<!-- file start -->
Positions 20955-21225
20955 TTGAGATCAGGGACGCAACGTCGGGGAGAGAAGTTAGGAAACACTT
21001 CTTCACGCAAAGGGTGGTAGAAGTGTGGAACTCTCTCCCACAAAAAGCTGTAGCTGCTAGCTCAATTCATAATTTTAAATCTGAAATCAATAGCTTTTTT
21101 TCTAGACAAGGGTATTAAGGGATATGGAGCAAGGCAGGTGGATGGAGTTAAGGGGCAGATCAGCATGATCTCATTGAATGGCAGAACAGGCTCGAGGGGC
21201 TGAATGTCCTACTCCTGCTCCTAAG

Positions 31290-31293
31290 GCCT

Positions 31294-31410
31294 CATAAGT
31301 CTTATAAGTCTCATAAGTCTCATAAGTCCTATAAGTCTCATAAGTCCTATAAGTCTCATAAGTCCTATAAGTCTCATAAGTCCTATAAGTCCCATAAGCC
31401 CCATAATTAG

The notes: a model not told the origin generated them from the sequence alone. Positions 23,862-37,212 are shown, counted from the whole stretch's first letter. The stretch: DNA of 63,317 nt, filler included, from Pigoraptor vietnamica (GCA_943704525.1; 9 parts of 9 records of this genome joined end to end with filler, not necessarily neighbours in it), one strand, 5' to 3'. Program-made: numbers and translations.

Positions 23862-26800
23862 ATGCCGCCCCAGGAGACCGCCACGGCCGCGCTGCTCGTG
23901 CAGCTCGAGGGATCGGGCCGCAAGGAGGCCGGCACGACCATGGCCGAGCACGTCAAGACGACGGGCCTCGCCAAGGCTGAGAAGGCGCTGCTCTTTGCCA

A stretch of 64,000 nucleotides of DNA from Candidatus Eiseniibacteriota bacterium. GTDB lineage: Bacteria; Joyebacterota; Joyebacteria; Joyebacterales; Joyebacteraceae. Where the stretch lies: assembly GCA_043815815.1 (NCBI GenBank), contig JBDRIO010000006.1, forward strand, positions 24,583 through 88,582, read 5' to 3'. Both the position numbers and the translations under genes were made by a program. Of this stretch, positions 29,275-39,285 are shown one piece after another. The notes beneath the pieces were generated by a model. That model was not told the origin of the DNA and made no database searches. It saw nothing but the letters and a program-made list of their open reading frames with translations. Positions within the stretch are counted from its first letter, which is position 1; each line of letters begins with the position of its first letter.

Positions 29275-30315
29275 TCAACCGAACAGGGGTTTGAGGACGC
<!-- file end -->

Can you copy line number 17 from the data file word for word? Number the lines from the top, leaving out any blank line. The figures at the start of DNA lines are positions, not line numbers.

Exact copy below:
Positions 29275-30315